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What is the correct preposition when you say:

Sometimes, people need a personal driver to drop them off at/to their work

Is it to coz' it makes more sense to me as your are going to work, BUT the at maybe too... emphasizing specificity.

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    We "go to work" but we "get dropped off at work." – Robusto May 6 '18 at 0:07
  • I agree with Robusto. But, as an aside, this related question on EL&U shows that "drop you off to your work" is acceptable in some dialects. – Matt Ellen May 6 '18 at 7:05
  • @MattEllen: what dialect, do you use that in your country? – John Arvin May 6 '18 at 9:30
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    It's the South Devon dialect in the UK. I think they also say it in Cornwall. – Matt Ellen May 6 '18 at 11:03
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In general, to is used to imply direction, or intention.

They rode their horses to the old creek.

I plan to be there by nine.

Set the dial to eight and then check the meter.

At is used to imply location, moment in time, or position.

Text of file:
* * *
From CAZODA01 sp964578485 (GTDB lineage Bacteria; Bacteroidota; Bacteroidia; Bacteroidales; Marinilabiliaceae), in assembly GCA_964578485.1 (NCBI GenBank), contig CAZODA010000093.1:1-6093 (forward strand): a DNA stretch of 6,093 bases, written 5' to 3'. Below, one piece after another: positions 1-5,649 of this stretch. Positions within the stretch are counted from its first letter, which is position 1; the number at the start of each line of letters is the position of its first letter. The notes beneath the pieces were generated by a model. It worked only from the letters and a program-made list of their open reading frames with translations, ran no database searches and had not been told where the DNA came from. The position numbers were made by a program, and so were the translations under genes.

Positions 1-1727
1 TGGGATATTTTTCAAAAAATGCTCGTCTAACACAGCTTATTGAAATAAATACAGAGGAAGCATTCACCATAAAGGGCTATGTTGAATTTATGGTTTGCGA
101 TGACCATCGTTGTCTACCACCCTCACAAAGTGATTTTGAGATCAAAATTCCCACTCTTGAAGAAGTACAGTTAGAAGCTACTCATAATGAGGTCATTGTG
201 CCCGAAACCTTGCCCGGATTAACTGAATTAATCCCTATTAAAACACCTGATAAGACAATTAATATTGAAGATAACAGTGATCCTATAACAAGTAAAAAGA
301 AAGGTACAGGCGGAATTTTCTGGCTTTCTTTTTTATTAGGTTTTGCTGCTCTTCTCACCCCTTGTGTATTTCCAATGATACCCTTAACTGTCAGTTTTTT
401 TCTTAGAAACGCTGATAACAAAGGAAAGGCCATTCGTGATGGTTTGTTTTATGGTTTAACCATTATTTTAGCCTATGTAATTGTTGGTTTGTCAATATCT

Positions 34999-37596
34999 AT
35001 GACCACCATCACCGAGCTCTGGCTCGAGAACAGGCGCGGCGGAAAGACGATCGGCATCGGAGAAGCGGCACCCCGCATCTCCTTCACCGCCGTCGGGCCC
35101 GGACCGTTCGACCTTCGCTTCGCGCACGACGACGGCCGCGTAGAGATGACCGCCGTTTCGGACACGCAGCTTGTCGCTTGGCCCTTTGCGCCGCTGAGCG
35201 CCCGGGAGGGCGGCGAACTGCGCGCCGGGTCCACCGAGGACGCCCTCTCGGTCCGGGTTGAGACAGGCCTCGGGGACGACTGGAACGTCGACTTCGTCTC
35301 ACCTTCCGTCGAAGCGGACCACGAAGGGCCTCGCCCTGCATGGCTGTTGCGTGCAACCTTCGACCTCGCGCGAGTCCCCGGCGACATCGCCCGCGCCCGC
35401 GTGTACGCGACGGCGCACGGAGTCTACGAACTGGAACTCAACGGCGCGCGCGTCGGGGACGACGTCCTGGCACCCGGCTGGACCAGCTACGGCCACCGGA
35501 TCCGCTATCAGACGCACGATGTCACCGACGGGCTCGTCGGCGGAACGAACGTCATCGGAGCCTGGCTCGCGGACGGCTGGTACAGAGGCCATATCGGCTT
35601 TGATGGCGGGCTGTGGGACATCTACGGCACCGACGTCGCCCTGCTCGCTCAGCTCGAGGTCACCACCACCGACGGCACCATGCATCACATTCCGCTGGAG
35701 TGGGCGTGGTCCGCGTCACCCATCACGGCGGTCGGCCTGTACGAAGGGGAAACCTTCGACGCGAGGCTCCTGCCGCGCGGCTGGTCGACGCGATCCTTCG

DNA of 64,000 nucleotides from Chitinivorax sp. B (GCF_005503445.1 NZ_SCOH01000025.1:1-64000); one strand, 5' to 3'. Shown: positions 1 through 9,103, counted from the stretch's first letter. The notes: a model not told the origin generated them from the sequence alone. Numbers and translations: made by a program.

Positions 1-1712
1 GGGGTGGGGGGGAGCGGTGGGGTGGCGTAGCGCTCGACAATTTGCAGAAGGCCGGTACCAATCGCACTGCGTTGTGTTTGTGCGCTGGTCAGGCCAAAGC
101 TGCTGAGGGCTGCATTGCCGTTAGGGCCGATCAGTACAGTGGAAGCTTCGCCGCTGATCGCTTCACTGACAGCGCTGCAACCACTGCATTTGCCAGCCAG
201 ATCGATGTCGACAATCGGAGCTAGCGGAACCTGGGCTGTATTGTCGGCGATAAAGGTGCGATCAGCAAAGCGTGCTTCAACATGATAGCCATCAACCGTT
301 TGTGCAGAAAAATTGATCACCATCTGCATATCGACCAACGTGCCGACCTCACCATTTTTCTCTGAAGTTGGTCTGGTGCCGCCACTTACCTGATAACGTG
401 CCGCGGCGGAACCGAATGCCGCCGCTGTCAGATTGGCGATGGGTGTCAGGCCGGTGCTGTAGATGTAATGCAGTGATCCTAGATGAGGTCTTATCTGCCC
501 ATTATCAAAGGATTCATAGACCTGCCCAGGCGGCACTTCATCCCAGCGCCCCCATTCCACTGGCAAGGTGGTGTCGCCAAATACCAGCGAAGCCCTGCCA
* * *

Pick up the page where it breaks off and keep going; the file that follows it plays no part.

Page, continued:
They tied the horses at the side of the creek and went for a swim.

I actually got there at nine-thirty.

OK, the dial is at eight. What does the meter read?

Using this as a guide, it should make sense that you drive to work, and drop someone off at work:

Sometimes, people need a personal chauffeur to drive them to work.

Sometimes, people need a personal chauffeur to drop them off at work.

  • Thx. But why do you have to change my 'personal driver' to 'personal chauffeur'? Did I write it wrong? – John Arvin May 6 '18 at 0:38
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    @JohnArvin Either is fine. I just didn't want to repeat "drive". You could write "Sometimes people need a personal driver to take them to work". – Andrew May 6 '18 at 2:57

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